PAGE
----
Back to top

Morphological correlation between optical coherence tomography (OCT) and histology in mouse retina

Dan Gratie1, Sajag Bhattarai1, Alina Dumitrescu1, Demelza Koehn, Rob Mullins1, Ed Stone1,4, Val Sheffield2,4, Michael Abramoff1, Arlene Drack1

Departments of 1Ophthalmology and Visual Sciences, and 2Pediatrics, 3Physiology, University of Iowa, Iowa City, IA 4Howard Hughes Medical Institute

Purpose: Optical coherence tomography (OCT) is a technique for obtaining sub-surface images of translucent or opaque materials at a resolution equivalent to a low-power microscope. It is effectively ‘optical ultrasound’, imaging reflections from within tissue to provide cross-sectional images. The purpose of this poster is to characterize the correlation between OCT and histology for mice models of human disease commonly used in the research laboratory.

Methods: Laboratory beagles (n=20) with experimentally induced laser Mice of different ages, from P60 to 6 months, were used. Bioptigen OCT and histology using H and E stain were performed to evaluate and compare the morphology.

Results: Two albino mice without retinal degeneration (aged 180 days), and two albino mice (aged 168 days) with PDE6beta mutations and one Bbs1 mouse aged 4 months were studied. Visualization of the retinal layers with OCT was excellent, and correlation between OCT layers and histologic layers of the retina was performed. The image quality of OCT in an albino animal was compared with that of a pigmented mouse of similar age.

Conclusions: : OCT is a useful method for in vivo evaluation of retinal morphology. It is reproducible and feasible. Correlation between OCT and histology is required. OCT may allow us to follow treated and control mice for long time periods without the need to sacrifice animals at numerous time points. Pigmentation does play some role in the quality of the image.

Back to top

Identification and Characterization of Genetic Factors Responsible for Cavitary Optic Disk Anomalies

R.J. Hazlewood1, B.R. Roos1, R.A.Honkanen2, L.M. Jampol3, W.L. Alward1, J.H. Fingert1

Department of Ophthalmology and Visual Sciences, University of Iowa, Iowa City, IA; 2Department of Ophthalmology, State University of New York at Stony Brook, Stony Brook, NY; and 3Department of Ophthalmology, Feinberg School of Medicine, Northwestern University, Chicago, IL

Purpose:Glaucoma is the second leading cause of blindness in America. The chief feature is progressive degeneration of the optic nerve seen as an excavation of the optic nerve head. C avitary optic disc anomalies (CODA) is a rare congenital disease also characterized by excavation of the optic nerve head. Consequently, we have studied CODA as a model of the optic nerve disease in glaucoma. We are searching for the gene that causes autosomal dominant inheritance of CODA in a large family using positional cloning.

Methods:Prior linkage studies mapped the CODA genes to a 13.5 Mbp segment of chromosome 12q14. We have examined the linked region for the gene that causes CODA using DNA sequencing and comparative genome hybridization (CGH).

Results:Study of affected family members with CODA using CGH identified a copy number variation (CNV) within the previously linked locus. All family members with CODA had two extra copies of a 6kb segment of DNA upstream of the matrix metallopeptidase 19 (MMP19) gene. Using a quantitative PCR assay, this CNV was not detected in unaffected family members or in normal controls.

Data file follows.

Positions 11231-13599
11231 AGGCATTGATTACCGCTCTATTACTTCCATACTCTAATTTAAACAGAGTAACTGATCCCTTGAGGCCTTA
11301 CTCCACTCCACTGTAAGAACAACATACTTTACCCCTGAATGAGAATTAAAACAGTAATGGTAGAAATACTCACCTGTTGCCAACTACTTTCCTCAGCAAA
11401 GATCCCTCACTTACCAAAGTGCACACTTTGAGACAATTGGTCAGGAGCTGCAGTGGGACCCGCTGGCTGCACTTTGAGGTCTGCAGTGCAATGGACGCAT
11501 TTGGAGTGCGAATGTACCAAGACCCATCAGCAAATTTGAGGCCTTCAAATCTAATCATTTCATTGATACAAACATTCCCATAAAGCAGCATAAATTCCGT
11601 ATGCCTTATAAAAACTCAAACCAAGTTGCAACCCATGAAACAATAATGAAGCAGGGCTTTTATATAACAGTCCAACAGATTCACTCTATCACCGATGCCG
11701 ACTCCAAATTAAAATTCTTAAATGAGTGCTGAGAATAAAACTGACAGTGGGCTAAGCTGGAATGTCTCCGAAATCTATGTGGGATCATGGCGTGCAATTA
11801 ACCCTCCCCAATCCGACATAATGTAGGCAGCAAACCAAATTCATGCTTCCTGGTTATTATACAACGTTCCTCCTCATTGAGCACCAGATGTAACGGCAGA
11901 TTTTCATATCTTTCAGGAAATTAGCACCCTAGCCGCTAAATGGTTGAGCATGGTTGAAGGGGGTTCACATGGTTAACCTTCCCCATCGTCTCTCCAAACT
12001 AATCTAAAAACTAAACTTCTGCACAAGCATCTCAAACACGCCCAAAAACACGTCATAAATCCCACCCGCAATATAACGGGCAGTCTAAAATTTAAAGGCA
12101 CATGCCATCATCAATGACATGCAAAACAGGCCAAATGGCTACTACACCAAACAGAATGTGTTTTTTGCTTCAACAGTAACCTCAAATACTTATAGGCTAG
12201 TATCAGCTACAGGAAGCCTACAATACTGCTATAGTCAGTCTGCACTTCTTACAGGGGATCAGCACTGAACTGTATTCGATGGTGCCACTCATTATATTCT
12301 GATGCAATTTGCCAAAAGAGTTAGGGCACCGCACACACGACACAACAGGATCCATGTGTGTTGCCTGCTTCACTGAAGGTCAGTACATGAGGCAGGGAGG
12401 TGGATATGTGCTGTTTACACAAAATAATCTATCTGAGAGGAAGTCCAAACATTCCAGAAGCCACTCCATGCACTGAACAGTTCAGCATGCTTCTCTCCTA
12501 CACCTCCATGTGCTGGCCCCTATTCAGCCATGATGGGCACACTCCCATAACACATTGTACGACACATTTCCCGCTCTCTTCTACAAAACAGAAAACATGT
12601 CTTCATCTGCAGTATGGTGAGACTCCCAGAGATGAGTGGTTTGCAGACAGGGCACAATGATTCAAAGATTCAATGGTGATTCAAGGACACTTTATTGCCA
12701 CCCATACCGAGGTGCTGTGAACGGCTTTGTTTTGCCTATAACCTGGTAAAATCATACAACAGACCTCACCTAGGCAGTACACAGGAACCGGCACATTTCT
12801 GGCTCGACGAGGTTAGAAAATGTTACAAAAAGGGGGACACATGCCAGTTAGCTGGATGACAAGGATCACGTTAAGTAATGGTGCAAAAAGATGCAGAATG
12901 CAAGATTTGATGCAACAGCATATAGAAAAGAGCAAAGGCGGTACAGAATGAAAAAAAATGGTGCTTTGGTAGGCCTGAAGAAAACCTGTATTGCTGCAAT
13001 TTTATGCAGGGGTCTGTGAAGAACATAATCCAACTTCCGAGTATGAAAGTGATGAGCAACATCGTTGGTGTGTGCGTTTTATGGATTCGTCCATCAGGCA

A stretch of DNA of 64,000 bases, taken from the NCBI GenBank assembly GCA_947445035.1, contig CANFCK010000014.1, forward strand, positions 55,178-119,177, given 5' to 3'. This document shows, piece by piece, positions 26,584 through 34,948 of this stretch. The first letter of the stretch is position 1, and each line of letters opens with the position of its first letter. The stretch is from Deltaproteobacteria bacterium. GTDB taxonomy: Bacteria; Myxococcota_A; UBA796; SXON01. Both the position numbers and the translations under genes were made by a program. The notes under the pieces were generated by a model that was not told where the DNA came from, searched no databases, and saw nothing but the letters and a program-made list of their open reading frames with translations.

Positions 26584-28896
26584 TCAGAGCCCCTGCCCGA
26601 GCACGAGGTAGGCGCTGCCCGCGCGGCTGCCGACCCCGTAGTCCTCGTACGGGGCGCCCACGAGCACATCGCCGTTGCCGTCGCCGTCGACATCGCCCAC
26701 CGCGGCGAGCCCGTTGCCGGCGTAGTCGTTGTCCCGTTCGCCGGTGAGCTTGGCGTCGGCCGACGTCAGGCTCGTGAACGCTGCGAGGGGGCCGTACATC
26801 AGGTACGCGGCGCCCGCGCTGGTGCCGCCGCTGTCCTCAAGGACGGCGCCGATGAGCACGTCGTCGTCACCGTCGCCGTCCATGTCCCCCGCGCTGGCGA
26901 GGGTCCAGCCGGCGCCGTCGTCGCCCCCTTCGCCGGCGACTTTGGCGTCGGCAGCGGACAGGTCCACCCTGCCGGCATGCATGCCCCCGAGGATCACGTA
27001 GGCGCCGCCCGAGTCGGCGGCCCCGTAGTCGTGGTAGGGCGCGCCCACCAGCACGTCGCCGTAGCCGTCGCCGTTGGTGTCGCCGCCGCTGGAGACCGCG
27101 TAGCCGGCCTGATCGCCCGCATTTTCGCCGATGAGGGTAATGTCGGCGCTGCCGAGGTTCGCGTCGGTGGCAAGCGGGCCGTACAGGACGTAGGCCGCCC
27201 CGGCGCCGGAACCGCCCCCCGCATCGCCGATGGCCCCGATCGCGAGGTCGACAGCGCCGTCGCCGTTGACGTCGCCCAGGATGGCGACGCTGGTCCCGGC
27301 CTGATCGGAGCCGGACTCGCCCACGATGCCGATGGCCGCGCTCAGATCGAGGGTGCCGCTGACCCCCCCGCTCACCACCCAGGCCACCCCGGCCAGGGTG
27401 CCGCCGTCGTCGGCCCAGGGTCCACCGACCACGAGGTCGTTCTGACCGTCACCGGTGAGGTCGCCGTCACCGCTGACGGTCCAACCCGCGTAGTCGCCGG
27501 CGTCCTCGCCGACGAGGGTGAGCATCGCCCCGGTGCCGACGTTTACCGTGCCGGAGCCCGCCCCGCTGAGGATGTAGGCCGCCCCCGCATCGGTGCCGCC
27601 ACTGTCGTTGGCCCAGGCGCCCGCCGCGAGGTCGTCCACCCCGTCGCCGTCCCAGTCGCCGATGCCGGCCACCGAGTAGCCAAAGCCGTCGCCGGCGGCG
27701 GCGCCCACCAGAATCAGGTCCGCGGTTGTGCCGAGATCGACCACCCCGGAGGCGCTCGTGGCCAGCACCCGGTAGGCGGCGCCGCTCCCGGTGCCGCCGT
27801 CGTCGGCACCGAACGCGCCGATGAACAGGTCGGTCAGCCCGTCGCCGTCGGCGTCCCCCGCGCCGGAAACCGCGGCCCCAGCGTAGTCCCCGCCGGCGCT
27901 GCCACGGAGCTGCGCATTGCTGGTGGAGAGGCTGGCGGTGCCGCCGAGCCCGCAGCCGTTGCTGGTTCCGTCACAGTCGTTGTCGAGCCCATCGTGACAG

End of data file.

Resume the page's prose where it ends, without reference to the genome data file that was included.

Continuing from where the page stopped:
Conclusions:We report a CNV upstream of MMP19 in the previously linked region that is co-inherited with CODA in our family. We hypothesize that this CNV leads to dysregulation of the expression of the MMP19 gene and ultimately to the development of CODA. Future studies to characterize this CNV include FISH, southern blotting, experiments with reporter gene constructs to examine MMP19 expression, and the creation of transgenic animals.

Back to top

Genetic pathways contributing to the iris transillumination defects of exfoliation syndrome

Adam Hedberg-Buenz1, Colleen McDowell1, and Michael G. Anderson1,2

Departments of 1Physiology and Biophysics and 2Ophthalmology and Visual Sciences, University of Iowa, Iowa City, IA.

Purpose:Exfoliation syndrome (XFS) is the most commonly identified cause of secondary open-angle glaucoma. C57BL/6J mice with the Lystbg-J mutation recapitulate aspects of XFS, including a unique pattern of iris transillumination defects, referred to as “Marcel-TID.” Studies of Marcel-TID offer an opportunity to examine molecular pathways contributing to XFS. The purpose of these experiments was to identify and test the role of additional genes contributing to XFS by performing phenotype- and candidate-driven screens for genes influencing Marcel-TID in mice.

Methods: Marcel-TID were assayed by slit lamp photography. Defect severities were quantified and averaged among mice of the same genotype. In a phenotype-driven approach, two inbred strains of mice carrying the Lystbg-J mutation were utilized in mapping crosses to screen for genetic modifiers. In a candidate-driven approach, gene expression profiling was performed to identify contributing pathways.

Results: From the phenotype-driven approach, Lystbg-J iris phenotypes are more severe on the DBA/2J vs. C57BL/6J genetic background. Genetic crosses mapped this modifier to the Tyrp1b mutation present in DBA/2J mice. Subsequent studies illustrated that Tyrp1b mutation may influence Marcel-TID by increasing levels of lipid hydroperoxides in the iris. From the candidate-driven approach, microarray analysis identified 460 statistically significant changes in gene expression between Lystbg-J mutant and control mice.